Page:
There are many excellent emulations, copies, clones of Celestion speaker models on the market at very accessible prices and with great tone, but really, when it all boils down, they are just impersonators of the real thing.
I have great respect toward Celestion speakers, simply because they have history. And even if there are many wonderful speakers that try to copy them on Planet Earth, they are really just slightly different flavors of the original Celestion guitar speakers.
The Celestion History
The earliest known record of Celestion‘s birth is dated somewhere in 1924 with Cyril French jump starting a small loudspeaker shop in Hampton Wick, UK. French had one of the earliest known cone speaker. It consisted of a bulky cabinet that looked just like a piece of furniture.
As the radio era was in full development, the popularity of Cyril’s invention gave birth to a patent and later was launched under the “Celestion” name (given by Cyril’s brother Ralph) in 1925 as “The Loud Speaker of Distinction”.
From there, Celestion Limited was formed in 1927, producing ‘the finest loudspeaker procurable at the price’, and being advertised as ‘The Very Soul Of Music’ for the hungry radio listening world tired of using headphones.
The 1930s brought Celestion to a full blown manufacturer and was the main speaker source for the entertaining industry (gramophones, etc.).
Later, Celestion had to go through hard times faced by a war-crippled economy along with a fierce competition from British Rola Company (a branch of the USA based Rola Company from Cleveland, Ohio).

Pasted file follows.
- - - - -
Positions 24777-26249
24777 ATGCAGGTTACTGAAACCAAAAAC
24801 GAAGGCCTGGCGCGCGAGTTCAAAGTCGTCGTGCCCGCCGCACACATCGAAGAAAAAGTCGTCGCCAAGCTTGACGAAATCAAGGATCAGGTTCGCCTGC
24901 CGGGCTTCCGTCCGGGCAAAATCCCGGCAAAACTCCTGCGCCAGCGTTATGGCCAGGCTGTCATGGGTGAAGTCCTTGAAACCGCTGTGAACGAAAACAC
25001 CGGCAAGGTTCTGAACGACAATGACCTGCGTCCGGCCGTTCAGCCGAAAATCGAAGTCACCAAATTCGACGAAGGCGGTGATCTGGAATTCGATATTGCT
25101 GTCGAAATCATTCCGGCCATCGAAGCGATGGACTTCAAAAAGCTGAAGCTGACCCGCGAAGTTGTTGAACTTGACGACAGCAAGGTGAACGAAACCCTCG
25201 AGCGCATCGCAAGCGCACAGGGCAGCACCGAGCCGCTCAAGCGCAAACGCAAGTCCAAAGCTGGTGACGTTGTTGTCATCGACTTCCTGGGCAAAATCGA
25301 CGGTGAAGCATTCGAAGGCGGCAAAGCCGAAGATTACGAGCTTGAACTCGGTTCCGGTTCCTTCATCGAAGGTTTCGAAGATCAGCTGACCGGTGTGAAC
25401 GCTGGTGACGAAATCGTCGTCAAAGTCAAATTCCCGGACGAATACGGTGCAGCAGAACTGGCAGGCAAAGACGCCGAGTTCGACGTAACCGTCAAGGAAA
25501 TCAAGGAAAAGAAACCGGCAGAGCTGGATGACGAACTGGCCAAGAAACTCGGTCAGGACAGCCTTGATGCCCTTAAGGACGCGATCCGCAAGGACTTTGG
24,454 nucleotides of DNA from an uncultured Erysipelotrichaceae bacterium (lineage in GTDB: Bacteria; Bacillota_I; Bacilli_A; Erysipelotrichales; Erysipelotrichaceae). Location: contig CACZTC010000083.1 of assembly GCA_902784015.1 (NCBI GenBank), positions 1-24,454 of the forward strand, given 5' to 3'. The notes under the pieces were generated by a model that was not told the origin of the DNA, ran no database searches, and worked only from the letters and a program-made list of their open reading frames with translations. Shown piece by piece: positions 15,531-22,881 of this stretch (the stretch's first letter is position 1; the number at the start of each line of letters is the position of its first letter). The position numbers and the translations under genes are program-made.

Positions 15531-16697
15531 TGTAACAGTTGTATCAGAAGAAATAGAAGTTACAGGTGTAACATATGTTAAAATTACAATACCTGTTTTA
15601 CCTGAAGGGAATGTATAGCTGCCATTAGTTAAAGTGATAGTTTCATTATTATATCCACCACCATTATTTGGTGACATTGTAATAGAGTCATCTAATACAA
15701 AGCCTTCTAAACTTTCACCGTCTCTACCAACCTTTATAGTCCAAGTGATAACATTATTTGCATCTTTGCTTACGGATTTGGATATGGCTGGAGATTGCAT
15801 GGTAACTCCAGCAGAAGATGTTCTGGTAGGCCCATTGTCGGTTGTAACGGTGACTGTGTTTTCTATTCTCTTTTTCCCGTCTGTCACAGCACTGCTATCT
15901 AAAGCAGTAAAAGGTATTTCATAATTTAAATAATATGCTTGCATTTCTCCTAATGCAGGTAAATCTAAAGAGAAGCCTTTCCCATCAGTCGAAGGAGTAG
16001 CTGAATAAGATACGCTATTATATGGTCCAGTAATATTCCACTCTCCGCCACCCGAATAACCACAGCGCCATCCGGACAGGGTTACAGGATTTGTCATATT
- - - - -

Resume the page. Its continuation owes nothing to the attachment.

A post-war Britain, a hard winter and a shortage of fuel, and power forced Celestion in 1947 to a complete production shutdown.
In 13 April, 1947, Celestion Ltd. was bough by British Rola, and later (July 1948) moved all machinery and staff from Kingston-upon-Thames to Thames Ditton, giving birth to a consolidated company named Rola Celestion Ltd supplying the Television industry speaker needs.
Another acquisition was made in 1949 when Truvox Limited, a public address (PA) manufacturer, bought Rola Celestion Ltd., covering virtually the entire speaker domain from TV sets to cinemas.
A major event dear to our guitar player hearts (and ears), with the rise of the rock era and need for music amplification, was the great fame and success of the Celestion G12 speaker, present in notorious amps of the time such as the lovely Vox AC-30 (Beatles). Strangely, the G12 was in Celestion production since 1936 and was never designed to suit guitar amps.
Notable here is the acquisition of a site by Thames Ditton on Foxhall Road, Ipswich, where the G12 12″ speakers were first to be made in Dec 1968.